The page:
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#WhyWeCare

You may already be aware that Foster Care Fortnight began this week. This year, the annual campaign to raise the profile of fostering and show how foster care transforms lives is using the hashtag #WhyWeCare. I like the way it’s highlighting foster carers’ reflections about why they have chosen to be caregivers in this way, and at the same time to prompt those of us who aren’t foster carers ourselves, but who truly value those who are, to think about why we care about fostering.

A quick look at the hashtag on social media tells a heart-warming story of individuals and families who have opened their hearts and homes to children at every age and stage of their lives. Some write about what they see as the privilege of looking after children for a short, but difficult, period of instability and insecurity until a permanent home is found for them, others about a stay that was originally planned to be short but became firstly a child’s home for the whole of their childhood, and then a place to regularly return to in adulthood, often with children of their own. Some are what might be considered ‘traditional’ families, expanding their view of themselves to make room for more children, either alongside their own children as they grow up, or when their birth children have ‘left the nest’; others emphasise how fostering is open to families who defy traditional stereotypes and to single people who become a family when they welcome another family’s child into their lives. Some have made important connections with the birth families of children they care for and maintain these connections long after children return home to their parents. Some are fostering new mothers and their babies together.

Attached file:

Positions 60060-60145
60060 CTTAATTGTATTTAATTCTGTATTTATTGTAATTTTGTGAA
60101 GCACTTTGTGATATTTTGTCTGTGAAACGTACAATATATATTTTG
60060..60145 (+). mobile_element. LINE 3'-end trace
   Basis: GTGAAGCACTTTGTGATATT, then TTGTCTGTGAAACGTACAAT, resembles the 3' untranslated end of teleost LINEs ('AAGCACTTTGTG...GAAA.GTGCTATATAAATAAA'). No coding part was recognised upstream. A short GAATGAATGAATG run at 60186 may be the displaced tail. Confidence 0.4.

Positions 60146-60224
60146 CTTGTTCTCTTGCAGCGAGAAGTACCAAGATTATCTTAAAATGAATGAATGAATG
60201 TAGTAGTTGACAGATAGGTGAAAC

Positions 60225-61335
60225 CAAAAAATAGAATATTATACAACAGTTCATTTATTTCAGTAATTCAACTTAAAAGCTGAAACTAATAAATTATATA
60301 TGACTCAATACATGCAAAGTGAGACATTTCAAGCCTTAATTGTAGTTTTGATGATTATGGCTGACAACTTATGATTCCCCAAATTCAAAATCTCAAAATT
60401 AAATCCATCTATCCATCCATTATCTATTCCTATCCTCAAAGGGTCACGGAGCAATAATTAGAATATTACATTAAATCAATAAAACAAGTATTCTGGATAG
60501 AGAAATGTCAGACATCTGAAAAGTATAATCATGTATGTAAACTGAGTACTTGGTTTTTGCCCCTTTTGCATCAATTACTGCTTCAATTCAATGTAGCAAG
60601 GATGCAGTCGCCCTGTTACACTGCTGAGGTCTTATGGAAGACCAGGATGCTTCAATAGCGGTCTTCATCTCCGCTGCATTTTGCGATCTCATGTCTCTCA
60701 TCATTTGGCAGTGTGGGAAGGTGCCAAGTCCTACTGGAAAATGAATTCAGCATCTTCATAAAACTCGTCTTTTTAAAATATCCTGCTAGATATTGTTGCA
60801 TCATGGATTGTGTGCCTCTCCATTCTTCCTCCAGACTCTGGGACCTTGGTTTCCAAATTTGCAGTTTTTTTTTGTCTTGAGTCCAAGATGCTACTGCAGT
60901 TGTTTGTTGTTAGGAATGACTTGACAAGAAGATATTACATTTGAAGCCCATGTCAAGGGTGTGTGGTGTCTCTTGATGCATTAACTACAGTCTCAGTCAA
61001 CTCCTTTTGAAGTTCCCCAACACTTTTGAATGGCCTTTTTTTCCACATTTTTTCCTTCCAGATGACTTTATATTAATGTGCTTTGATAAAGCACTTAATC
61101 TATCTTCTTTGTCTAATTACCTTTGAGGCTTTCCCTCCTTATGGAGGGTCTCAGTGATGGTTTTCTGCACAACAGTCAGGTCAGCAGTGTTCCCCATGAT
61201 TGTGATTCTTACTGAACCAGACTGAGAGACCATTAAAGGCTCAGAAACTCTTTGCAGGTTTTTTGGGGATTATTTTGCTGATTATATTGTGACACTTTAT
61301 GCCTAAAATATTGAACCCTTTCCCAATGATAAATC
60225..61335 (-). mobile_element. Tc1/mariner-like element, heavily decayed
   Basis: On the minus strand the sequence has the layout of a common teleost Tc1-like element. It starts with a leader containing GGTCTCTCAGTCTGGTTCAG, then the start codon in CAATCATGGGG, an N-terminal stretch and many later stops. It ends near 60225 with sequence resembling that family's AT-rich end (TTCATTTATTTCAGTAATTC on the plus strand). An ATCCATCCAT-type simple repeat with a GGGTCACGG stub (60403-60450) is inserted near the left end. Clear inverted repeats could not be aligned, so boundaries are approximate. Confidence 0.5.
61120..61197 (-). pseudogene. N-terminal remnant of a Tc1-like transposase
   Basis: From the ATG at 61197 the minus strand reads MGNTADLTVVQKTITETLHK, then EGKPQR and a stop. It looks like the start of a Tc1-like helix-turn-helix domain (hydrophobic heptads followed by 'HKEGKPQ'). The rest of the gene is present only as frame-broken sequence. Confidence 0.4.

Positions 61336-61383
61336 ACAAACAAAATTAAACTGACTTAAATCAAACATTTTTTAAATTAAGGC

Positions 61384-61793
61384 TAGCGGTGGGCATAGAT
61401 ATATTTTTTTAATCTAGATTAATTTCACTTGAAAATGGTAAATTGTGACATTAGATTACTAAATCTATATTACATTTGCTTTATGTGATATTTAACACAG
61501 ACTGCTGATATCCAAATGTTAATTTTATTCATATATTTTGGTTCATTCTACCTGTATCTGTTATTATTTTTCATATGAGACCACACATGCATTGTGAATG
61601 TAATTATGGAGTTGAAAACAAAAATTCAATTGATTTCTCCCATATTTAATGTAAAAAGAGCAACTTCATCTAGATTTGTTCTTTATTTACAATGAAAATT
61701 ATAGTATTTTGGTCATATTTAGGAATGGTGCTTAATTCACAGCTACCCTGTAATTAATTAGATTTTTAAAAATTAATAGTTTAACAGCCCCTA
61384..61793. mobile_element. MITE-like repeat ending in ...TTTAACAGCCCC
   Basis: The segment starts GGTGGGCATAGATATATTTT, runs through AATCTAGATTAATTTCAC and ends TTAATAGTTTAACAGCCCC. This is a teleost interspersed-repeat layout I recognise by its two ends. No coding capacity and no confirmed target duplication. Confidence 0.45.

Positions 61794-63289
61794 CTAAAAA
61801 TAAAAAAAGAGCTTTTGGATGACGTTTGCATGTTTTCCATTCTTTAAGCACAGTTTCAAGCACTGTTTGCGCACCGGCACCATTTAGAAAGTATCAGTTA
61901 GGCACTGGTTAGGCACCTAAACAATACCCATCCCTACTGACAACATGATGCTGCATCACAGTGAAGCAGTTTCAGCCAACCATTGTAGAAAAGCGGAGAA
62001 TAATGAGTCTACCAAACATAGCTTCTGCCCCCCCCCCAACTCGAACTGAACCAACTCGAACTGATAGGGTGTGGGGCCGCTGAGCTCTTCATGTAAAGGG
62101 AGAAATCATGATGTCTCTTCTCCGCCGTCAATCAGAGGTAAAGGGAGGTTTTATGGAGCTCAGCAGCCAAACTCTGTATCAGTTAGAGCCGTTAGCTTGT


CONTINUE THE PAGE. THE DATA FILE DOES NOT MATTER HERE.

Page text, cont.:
There’s some important myth-busting in these shared stories: people who foster and work at the same time; people who foster in a rented home; people who foster when English isn’t their first language; people who foster although they don’t drive, or when they have a pre-existing health condition. Of course, some circumstances may mean fostering isn’t possible right now, but very few issues are an automatic bar to fostering, which means that great carers come from really diverse backgrounds and all walks of life. Sometimes it’s what makes a carer different, that makes them so special, and this in turn makes the home they offer somewhere a particular child can feel they really belong.

One of the reasons I care so much about fostering is that children need to belong. Most children and young people, most of the time, need to be cared for in families rather than in institutional settings; that’s usually where they’ll have the greatest sense of belonging. When birth families or wider kinship networks aren’t able to look after a child, family-based foster care provides a home that is safe with an adult or adults that can be trusted.

Why am I, as the Chair of the Workforce Development Police Committee, blogging about the importance of families and family-based care? Because as well as sharing family life with children in care, foster carers are experts, essential members of the support teams around a child. Experienced foster carers may know more about trauma, attachment, child development, life story work, additional needs, and specialist therapies than many recently qualified social workers. So another reason #whywecare about fostering is that it brings these specialist skills and expertise into the lives of children who need families.

This Foster Care Fortnight, I want to say a huge thank you to foster carers, for everything they bring to the care of the children and young people with whom they make their home.


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